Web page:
Joe Green: It’s in everybody’s best interests because we are our brother’s keeper, but ultimately, what happens to any part of our country, affects every single part of our country, whether you’re in a part of the black community or not. It’s in all of our best interest that every person, every tribe, and every tongue, is successful.
Joe Green: When you don’t have that, that’s when you have certain segments of our society that are effecting the others in a negative way. Whether it’s through violence, whether it’s through protest, whether it’s through the criminal justice system, or the welfare system, when you have people that don’t have any hope and are disenfranchised, you’re going to have a lot of negative side effects and those negative side effects spill over into every other culture and community.
Joe Green: I think it’s important, especially- And, one of the things I say, Isaac, is I’m fighting for the memory of my ancestors, those who bled, sweat and died in order to make this country a great country, and I still believe that American is the greatest country on the Earth. We have some challenges and some issues. We’re further along than we were, but we still have some ways that we have to work together to make this place, this country, the best it could be.
Joe Green: That’s my goal and my desire, not only for the 2019 Movement, but especially this Commission, which why I’m so grateful that God has chosen me for this moment, to be the Chairman of this Commission.
Isaac Crockett: Joe, real, real fast, in under a minute. This is an American issue, not just African American, but could you talk, just real briefly and we’ll get into it later, but what are some of the issues that are deeper than racism at stake here in these issues?
Joe Green: Well, we talk about abortion, which is eugenics. It was actually created by the eugenics, but it diminishes the humanity of certain groups of people. When we think about the criminal justice system, the criminal justice system, the Department of Justice has demonstrated how blacks were disproportionately sentenced and targeted for certain crimes, so we have to deal with that.
Joe Green: Schools in the inner cities, a lot of schools, like Harrisburg, Pennsylvania, where I live at, the inner city of Harrisburg, which is predominantly black and Hispanic, has a 38% graduation rate. When you have a society that has low income and you have lack of educational performance and all those other things, you’re going to have high levels of violence and mass incarceration and drugs and all those other things.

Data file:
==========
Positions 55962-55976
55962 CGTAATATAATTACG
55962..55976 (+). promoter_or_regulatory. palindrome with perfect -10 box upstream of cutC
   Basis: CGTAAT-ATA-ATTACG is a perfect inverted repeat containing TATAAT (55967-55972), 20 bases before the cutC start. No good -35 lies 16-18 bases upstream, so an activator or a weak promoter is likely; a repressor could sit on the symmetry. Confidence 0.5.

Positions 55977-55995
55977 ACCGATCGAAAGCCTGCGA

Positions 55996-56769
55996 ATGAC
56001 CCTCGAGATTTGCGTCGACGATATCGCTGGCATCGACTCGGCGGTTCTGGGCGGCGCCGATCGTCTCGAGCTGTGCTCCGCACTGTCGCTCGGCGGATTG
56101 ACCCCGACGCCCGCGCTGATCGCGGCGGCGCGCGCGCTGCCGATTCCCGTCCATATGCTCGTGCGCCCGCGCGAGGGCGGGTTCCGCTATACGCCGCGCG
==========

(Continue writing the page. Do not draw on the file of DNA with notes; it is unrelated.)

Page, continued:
Joe Green: Those things are deeper than black-and-white, even though certain groups are disproportionately targeted and disproportionately effected by those things. If we don’t care, we are our brother’s keeper, if we don’t care about the least of these, like Jesus says, then we’re in big trouble.
Isaac Crockett: Thank you.
Joe Green: I can’t think of anything more vulnerable than an unborn baby.
Isaac Crockett: You’re exactly right. We’re going to come right back and we’re going to talk more about some of these important points that you’ve made. In fact, you’ve written a manifesto to help bring peace and unity to our nation at this time.
Isaac Crockett: Welcome back to our program. Stand in the Gap Today. I’m Isaac Crockett and our regular three musketeers, Sam and Dave and Gary are not with us today. They’re off on other ministry opportunities, other ministry events, but we have a very good friend, who the American Pastors Network, and someone who’s been on this program several times, as well as on our TV program, and that’s Dr. Joseph Green. He’s the pastor at Antioch Assembly Church in Harrisburg, Pennsylvania, also the founder of the 2019 Movement.
Isaac Crockett: Something that is probably news to most of you, I mean, if you were listening last segment, you heard about it then, but before that, was probably something you had not heard in the mainstream media and probably will not hear about and that is that last year, a bill was passed to commemorate the 400 years since the first American slave ship, the 2019 Movement that Joe is part of.
Isaac Crockett: Also, there is this Movement now, or a Commission to the 400 year African American Commission here. It’s headed and chaired by our good friend, right here with us today, Dr. Joseph Green. If you read his statement, he is all about a biblical worldview and trying to bring unity to our country through this issue that it’s been a divisive issue and he’s trying to find unity and peace.
Isaac Crockett: Pointing to the biblical statement that we are going to be worshiping God together in heaven, and yet, that does not seem real popular unfortunately with many groups. It doesn’t seem like something the media wants to cover. Unfortunately, even many people in Congress, even the Congressional black caucus and things like that, have largely given them the cold shoulder.
Isaac Crockett: We want to have Joe tell us, in just a minute, a little bit more about it and ways that you can connect with them and see more about it yourselves. Let’s go back to this significance of the 400 years since the first African slaves were brought to America. We’re talking to our special guest, Dr. Joseph Green.
Isaac Crockett: Joe, before we go any further, with the questions, as we investigate this, could you maybe give us some maybe websites or information on how we can find out more where we can find your statement or find out about your movement. Maybe there would even be people who would be interested in helping finance some things for this Movement and getting a part of this and really becoming a supporter of what you’re doing.